2002 to 25 in 2017.

In 2002, while 500.000 m2 of greenhouses are heated from geothermal energy and now in 2017, 3.931.000 m2 greenhouses heated with geother-mal energy with increment of 686%.

Residential heating from geothermal energy in reached from 30.000 RE in 2002 to 114.567 RE in 2017 with increasement of 281 %.

Electricity Production from geothermal energy reached from 15 MWe in 2002 to 860 MWe in 2017 end of June with the increasement of % 5.633. − Geothermal heat capacity reached from 3.000 MWt in 2002 to 15.500

MWt in 2017 with increasement of % 416 [14].

5. Conclusions

Geothermal energy is one of the most promising alternative energy sources. It is also environmentally advantageous energy sources which produce for less air pollution than fossil-fuel sources. They can be utilized in various forms such as electricity generation in Turkey. Geothermal energy has many advantages com-pared to other energy resources. Geothermal energy becomes more significant since it causes less environmental problems and is a sustainable source unlike fossil fuels which are gradually becoming exhausted. Today, geothermal energy is in many ways superior to fossil energy resources. It has a wide range of usage areas in the country as a local, renewable, cheap and eco-friendly source. Geo-thermal energy has the following properties: multi-purpose usage such as power generation, heating, cooling, thermal tourism, mineral-salt output, industrial use (integrated). More cost-efficient in terms of cost compared to fossil fuels and other alternative sources. Ensures comfort, clean air, cost-efficiency and healthy conditions in urban life through transition from stoves to central heating. On-site fulfilment of energy needs to enhance regional development.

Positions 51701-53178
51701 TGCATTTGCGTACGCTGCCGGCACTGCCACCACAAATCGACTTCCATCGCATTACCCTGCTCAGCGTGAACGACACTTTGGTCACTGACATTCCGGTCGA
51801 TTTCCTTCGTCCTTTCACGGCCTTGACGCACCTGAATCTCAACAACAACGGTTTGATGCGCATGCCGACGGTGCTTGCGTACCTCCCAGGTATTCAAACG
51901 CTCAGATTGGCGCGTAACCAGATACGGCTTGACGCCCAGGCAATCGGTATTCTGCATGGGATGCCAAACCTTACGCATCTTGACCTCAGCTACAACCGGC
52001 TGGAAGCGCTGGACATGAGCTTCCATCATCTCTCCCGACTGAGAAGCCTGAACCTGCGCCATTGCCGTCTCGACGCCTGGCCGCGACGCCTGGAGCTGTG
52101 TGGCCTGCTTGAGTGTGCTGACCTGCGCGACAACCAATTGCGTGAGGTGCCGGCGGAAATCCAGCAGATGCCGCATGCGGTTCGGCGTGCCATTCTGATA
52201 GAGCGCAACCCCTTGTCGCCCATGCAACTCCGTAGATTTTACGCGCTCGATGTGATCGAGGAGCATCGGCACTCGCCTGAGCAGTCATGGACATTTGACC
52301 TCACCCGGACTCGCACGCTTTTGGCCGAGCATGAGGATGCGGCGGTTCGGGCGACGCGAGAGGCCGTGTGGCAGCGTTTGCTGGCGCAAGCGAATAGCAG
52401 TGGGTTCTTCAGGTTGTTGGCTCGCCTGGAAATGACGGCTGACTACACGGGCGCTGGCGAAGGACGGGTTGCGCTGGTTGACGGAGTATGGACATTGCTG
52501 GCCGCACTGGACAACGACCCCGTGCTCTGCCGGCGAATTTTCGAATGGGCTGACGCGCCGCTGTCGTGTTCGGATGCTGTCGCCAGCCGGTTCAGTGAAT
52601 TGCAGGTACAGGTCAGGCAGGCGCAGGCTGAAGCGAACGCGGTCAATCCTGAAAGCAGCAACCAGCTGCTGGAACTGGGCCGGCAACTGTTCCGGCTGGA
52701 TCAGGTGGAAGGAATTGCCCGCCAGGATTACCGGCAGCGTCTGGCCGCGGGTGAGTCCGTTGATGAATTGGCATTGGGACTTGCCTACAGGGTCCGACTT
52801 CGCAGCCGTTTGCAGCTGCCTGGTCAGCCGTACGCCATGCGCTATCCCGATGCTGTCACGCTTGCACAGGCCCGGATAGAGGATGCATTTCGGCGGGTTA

As a result; Turkey has a big potential, like several areas in the world. Particu-larly the western parts of Turkey have high-temperature resources for power generation. Along with power generation, it is calculated that minimum 31,500 thermal MW energy can be achieved for direct heat energy use (urban heating, agricultural or industrial applications). 150,000 decares of area can be heated with this energy and 6,000,000 tons of crops could be produced which provides a great contribution to national economy.

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DOI: 10.4236/oalib.1104317 8 Open Access Library Journal Turkey is a country rich in geothermal energy, should evaluate this potential by establishing new power generation plants. With new projects and researches, geothermal energy resources should be evaluated in the most efficient way.

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Figure

Figure 1. Electricity generation some power plants in Turkey Aegean Region [12].

Figure 1.

Electricity generation some power plants in Turkey Aegean Region [12]. p.4
Figure 2. Turkey Aegean Region Electric fields [13].

Figure 2.

Turkey Aegean Region Electric fields [13]. p.4
Figure 3. Search application for geothermal energy in Turkey [16].

Figure 3.

Search application for geothermal energy in Turkey [16]. p.6